Friday, 3 April 2009

South Pennine Ring, Marsden to Booth

South Pennine Ring - Marsden to Booth
3rd April 2009 (part 2)
Huddersfield Narrow Canal

4 Miles
11 Locks
4 Hours

We had built a half a days flex into the schedule for eastern side of the Pennines but I had forgotten that the west to east passage happens in the afternoon so, having used this up on the first day, we decided to press on and get beyond Pig Tail Lock (32E) before nightfall.

We soon passed La Viella Vinge, tied up by the top lock and back to her listing ways. As we were working through Smithy Holme Lock we were again accosted by members of the Huddersfield Canal Society committee. This time it was Ken Sykes and his wife (her initial is "M" but I didn't catch her name properly). Apparently, they had been at the Marsden portal and seen both the first and last craft out but missed our entrance. They therefore wanted to to come and say hello and share their joy at the first self steer passages which they had worked on for so long with British Waterways. Again, their enthusiasm and love for the canal shone through and they proudly turned my copy of Nicholson over to reveal their boat, nb Morning Mist on the front cover, complete with a back view of their heads. Fame of sorts!

The top twelve locks to the east of the tunnel are slow and stiff, like their western counterparts. They have had very little use in recent months added to which they were restored nearly 20 years ago and and now showing signs their age. The winding gear is all hydraulic, rather like something out of the ark and was installed by HNC in the 1980's using a job creation scheme at a time when hydraulics were BW's preferred option. Their inability to be closed quickly has since been recognised and the policy reversed, but the gear remains on the canal for the time being. The lock gates themselves are in a poor state of repair, sometimes ill fitting, leaking, and on occasion, rotten. Ply inserts have been added to the lower gates but such temporary measures are reaching the end of their effectiveness.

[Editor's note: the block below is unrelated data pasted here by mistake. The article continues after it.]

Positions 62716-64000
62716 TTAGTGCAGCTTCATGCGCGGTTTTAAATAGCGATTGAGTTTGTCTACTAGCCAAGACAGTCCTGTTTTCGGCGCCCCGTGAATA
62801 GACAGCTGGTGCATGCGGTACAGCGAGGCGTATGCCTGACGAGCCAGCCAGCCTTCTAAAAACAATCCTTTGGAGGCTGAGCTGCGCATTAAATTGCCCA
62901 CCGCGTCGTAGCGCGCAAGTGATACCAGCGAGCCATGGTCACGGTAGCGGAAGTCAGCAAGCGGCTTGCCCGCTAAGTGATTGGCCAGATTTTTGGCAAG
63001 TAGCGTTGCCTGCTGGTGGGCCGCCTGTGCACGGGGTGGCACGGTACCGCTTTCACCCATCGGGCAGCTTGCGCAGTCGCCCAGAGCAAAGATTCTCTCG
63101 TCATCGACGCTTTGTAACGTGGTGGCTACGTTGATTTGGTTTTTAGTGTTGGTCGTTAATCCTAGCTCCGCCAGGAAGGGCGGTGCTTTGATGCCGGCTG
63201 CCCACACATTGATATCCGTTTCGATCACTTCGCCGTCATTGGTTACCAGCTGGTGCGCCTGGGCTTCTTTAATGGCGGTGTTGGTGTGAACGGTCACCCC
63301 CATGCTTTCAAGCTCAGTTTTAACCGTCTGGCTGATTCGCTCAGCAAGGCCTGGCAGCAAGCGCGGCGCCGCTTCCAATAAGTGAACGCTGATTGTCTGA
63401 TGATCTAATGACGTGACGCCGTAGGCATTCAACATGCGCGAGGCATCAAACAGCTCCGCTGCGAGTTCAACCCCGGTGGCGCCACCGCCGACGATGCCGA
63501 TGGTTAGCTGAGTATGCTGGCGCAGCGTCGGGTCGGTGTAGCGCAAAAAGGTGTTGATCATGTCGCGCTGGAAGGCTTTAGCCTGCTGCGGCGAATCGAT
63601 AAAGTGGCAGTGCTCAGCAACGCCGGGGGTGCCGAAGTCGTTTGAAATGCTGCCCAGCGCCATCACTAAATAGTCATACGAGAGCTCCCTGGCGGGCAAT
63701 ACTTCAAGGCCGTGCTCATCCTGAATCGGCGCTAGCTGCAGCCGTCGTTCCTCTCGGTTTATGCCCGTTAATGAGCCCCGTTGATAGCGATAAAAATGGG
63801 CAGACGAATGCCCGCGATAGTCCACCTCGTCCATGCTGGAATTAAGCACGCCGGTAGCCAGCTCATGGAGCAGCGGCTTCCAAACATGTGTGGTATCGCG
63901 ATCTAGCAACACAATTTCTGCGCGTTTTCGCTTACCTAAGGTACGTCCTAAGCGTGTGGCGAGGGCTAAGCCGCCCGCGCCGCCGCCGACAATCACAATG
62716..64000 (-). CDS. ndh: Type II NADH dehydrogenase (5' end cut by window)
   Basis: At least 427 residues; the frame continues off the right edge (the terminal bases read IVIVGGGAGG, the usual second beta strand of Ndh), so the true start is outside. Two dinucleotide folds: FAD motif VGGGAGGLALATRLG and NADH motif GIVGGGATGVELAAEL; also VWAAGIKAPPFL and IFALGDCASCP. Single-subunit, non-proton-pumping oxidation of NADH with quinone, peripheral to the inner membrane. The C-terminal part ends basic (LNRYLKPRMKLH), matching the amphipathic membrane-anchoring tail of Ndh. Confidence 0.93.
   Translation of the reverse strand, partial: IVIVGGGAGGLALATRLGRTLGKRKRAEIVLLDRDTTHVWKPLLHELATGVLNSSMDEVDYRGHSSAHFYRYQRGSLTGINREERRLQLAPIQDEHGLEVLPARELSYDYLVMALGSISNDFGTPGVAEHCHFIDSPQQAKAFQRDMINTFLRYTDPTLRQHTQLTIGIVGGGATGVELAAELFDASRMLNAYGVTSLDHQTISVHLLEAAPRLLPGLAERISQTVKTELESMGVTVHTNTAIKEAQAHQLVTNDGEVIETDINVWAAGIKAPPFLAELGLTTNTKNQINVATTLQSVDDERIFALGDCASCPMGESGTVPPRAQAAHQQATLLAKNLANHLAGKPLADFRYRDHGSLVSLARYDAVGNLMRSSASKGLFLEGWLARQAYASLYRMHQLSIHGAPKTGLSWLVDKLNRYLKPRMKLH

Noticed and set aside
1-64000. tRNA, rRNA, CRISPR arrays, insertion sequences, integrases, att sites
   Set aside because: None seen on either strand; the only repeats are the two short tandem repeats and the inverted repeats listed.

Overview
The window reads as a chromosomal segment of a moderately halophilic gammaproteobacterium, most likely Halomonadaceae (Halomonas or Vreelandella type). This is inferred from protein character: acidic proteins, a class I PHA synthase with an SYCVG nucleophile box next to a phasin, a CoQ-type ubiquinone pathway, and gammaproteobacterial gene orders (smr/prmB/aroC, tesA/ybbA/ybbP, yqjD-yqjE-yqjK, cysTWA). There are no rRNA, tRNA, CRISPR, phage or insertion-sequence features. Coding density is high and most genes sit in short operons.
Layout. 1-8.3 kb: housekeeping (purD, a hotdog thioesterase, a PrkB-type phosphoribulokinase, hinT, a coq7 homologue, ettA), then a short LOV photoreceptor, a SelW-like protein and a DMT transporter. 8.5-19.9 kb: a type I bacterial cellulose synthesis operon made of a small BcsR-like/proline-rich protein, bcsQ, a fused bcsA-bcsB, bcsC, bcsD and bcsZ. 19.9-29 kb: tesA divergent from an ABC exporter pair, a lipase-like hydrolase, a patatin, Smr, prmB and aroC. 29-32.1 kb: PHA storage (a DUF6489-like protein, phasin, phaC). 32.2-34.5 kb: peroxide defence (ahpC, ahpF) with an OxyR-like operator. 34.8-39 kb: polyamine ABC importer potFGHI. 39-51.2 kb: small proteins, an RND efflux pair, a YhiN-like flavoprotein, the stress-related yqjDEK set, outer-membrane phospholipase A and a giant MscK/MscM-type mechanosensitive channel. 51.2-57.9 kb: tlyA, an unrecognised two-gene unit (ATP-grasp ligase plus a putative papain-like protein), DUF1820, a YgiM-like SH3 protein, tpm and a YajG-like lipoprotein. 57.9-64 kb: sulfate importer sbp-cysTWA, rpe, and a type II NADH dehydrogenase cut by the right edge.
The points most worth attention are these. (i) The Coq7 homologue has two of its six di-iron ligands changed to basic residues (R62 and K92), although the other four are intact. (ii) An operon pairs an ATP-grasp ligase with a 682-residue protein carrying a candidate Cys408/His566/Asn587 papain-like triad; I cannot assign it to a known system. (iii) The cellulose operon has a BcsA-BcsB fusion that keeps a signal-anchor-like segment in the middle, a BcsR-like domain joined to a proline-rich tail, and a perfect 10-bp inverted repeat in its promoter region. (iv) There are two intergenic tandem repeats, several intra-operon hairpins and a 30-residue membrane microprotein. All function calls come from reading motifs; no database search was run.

The intervening pounds are also very shallow having only had a cursory dredge during the restoration process, creating a navigation channel by piling the silt on either side. Over time this silt has migrated back to the centre with predictable consequences. The lack of capacity in the pounds means that descending boats sending mini tsunamis of water ahead of them, overwhelming the small by washes and causing water to cascade over the lock surrounds . However, What the canal lacks in depth it makes up for in beauty above the surface. This flight has a lovely rustic charm to it, similar to the Stratford canal soon after its initial restoration.

The lock chambers are made of large stone blocks which have moved over time to create very rough sides, and WB was caught up on three occasions during our descent. The issue with the slow close hydraulic paddles was very apparent at such times! On one occasion the base plate sank onto protruding masonry and WB heeled over alarmingly, before slipping free and righting herself with a huge wobble.

We finished our glorious day in the winding hole above Booth Lock (31E) right between the Sparth Reservoirs. Deep water margins are hard to find and this spot, recommended by Ken Sykes, was perfect.

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